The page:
Big big news for the Urban scene…
Metropolitan Police Service has a made a huge decision regarding Form 696. A London music board meeting was held back in September, involving Amy Lamé the Night Czar, Justine Simons OBE Deputy Mayor for Culture, and Superintendent Roy Smith from the Met. The form was then reviewed based on feedbacks from the industry representatives and has now been removed.
Form 696 was introduced in 2005, following several shootings at music shows across London. Since then, a number of serious incidents has been prevented through the cooperative relationship between the Met Police, club promoters and venue managers.
Whilst it’s true that Form 696 has helped in some cases, there’s no doubt that it prevented some of the UK Rappers from performing in London. The likes of 67, Giggs, J Hus and many others have all had their show locked off in the past, even though it was their main source of income.
You want them out of the streets but shut out their only form of income – shows that no doubt would be financially beneficial for them. Surely you can’t win both ways.
Thanks to the London music industry who raised their concerns regarding this issue and the fact that it only affects artists in the Urban scene.
Speaking on the matter, Superintendent Roy Smith, said: “It is clear that in recent years the landscape of the night time economy in London has changed and thankfully we have seen a reduction in serious incidents at promoted music events, particularly those involving firearms. We have also been working in close partnership with the music industry and others to raise standards of safety in venues and at events.”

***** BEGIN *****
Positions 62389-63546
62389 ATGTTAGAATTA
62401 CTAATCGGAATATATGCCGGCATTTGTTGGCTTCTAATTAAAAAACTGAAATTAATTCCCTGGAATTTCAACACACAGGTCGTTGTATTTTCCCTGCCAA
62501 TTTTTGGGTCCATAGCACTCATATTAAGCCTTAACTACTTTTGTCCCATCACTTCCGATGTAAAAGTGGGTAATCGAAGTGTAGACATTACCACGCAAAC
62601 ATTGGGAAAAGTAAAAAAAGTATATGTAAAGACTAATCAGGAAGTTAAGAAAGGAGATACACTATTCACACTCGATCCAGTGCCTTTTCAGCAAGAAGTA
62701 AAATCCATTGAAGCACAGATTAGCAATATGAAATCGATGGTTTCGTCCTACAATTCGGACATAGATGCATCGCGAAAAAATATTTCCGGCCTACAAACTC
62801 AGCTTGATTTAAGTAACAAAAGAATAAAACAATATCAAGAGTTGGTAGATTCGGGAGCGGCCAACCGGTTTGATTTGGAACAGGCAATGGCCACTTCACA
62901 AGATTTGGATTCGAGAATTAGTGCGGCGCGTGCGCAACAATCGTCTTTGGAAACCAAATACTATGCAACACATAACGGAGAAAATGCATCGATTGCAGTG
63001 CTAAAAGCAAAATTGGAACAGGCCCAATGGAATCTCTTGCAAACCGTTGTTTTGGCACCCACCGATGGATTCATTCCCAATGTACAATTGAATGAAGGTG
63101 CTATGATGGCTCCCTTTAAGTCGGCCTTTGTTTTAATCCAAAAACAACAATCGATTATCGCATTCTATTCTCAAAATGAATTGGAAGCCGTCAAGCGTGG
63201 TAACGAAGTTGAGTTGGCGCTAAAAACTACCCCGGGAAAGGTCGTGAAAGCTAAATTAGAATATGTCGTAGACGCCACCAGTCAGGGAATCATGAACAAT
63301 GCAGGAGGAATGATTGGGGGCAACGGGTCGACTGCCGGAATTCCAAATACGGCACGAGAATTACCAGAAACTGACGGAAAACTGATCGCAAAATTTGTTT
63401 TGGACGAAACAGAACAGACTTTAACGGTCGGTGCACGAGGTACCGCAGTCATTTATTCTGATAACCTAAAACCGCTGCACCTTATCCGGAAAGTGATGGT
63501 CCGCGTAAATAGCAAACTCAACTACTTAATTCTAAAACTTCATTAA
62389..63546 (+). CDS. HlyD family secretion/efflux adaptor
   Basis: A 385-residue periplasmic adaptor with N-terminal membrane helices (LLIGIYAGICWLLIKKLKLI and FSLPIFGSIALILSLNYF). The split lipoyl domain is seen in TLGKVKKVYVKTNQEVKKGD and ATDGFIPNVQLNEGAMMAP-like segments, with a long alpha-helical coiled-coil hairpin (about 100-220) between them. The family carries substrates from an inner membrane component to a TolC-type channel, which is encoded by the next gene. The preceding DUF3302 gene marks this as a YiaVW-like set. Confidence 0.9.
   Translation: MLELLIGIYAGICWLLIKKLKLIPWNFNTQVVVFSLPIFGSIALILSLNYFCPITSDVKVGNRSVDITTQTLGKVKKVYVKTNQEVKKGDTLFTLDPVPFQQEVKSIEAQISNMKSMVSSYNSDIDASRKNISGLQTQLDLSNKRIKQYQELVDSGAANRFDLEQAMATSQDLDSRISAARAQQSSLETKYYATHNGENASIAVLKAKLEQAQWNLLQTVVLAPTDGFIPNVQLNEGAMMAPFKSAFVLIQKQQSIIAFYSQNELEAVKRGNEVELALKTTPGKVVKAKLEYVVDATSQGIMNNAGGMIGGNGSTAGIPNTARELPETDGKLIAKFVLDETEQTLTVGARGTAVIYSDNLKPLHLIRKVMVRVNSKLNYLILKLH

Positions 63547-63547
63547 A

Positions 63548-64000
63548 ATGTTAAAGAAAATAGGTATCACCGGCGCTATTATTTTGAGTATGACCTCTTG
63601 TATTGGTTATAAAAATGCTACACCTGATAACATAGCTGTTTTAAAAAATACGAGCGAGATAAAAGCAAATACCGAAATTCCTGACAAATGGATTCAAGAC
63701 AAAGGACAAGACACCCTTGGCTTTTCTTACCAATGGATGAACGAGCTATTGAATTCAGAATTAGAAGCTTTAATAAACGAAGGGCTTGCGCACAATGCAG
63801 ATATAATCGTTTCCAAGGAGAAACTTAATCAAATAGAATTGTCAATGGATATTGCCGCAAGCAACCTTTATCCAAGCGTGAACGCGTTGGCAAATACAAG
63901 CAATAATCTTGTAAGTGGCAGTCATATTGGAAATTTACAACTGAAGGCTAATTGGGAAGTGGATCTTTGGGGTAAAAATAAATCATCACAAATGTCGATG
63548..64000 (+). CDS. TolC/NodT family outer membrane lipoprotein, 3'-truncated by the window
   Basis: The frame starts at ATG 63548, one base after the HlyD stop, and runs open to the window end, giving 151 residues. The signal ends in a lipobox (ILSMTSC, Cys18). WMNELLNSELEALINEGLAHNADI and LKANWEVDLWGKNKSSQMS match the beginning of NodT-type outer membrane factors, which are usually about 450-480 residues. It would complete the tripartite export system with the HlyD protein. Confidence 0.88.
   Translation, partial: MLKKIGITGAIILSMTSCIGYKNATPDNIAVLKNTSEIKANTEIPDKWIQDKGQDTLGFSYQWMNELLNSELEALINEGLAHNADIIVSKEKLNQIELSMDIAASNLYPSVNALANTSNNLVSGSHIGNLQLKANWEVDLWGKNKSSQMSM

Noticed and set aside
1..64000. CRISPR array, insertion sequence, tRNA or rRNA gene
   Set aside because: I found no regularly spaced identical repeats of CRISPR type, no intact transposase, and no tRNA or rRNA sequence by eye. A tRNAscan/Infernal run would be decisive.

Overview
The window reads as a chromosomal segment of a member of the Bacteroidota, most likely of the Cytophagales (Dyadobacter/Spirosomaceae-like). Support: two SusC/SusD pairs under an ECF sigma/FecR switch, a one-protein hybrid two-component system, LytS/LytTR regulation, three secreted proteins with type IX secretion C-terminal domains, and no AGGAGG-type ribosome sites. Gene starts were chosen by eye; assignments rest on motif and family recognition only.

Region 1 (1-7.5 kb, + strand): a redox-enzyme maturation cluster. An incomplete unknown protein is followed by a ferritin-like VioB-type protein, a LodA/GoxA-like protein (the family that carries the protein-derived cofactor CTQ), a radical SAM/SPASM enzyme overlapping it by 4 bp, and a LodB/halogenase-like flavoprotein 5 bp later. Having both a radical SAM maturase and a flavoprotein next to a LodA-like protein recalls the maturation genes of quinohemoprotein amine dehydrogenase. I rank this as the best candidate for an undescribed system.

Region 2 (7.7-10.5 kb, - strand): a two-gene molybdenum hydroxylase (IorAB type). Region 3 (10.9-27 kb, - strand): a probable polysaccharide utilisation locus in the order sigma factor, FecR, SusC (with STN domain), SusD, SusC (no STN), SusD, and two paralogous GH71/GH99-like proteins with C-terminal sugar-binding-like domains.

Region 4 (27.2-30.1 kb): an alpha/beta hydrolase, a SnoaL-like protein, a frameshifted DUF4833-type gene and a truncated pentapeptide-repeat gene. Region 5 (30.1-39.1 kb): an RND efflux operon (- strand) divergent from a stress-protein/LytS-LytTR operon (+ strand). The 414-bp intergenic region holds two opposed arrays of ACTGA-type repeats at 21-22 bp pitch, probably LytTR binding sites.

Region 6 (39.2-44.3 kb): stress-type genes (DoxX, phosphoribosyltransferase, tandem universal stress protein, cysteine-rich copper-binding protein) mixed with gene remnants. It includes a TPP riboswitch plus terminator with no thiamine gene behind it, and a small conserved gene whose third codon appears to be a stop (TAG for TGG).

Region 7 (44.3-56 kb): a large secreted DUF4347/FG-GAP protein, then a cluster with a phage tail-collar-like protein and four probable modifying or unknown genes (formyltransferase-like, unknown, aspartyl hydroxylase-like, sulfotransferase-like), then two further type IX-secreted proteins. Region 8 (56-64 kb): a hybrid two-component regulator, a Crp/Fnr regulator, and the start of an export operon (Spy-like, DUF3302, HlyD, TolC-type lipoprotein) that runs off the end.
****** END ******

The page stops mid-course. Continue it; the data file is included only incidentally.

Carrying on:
“We have taken the decision to remove the Form 696 and instead develop a new voluntary partnership approach for venues and promoters across London. This will provide an excellent opportunity to share information at a local level and work to identify any enhanced risk to ensure the safety of the public.”
Mayor of London, Sadiq Khan, said: “Developing a night-time economy that works for everyone is a key priority of mine but it’s also vital that live music events in London take place safely. I called for a review of Form 696 earlier this year because of concerns raised by promoters and artists in the capital that this process was unfairly affecting specific communities and music genres. By bringing together the Met and representatives from across the city’s legendary grassroots music industry, we have shown why having a Night Czar is so important for London.
“This decision will help London’s night-time economy thrive, ensure the capital is a welcoming place for artists and DJs of all music genres and that Londoners are able to enjoy live music safely.”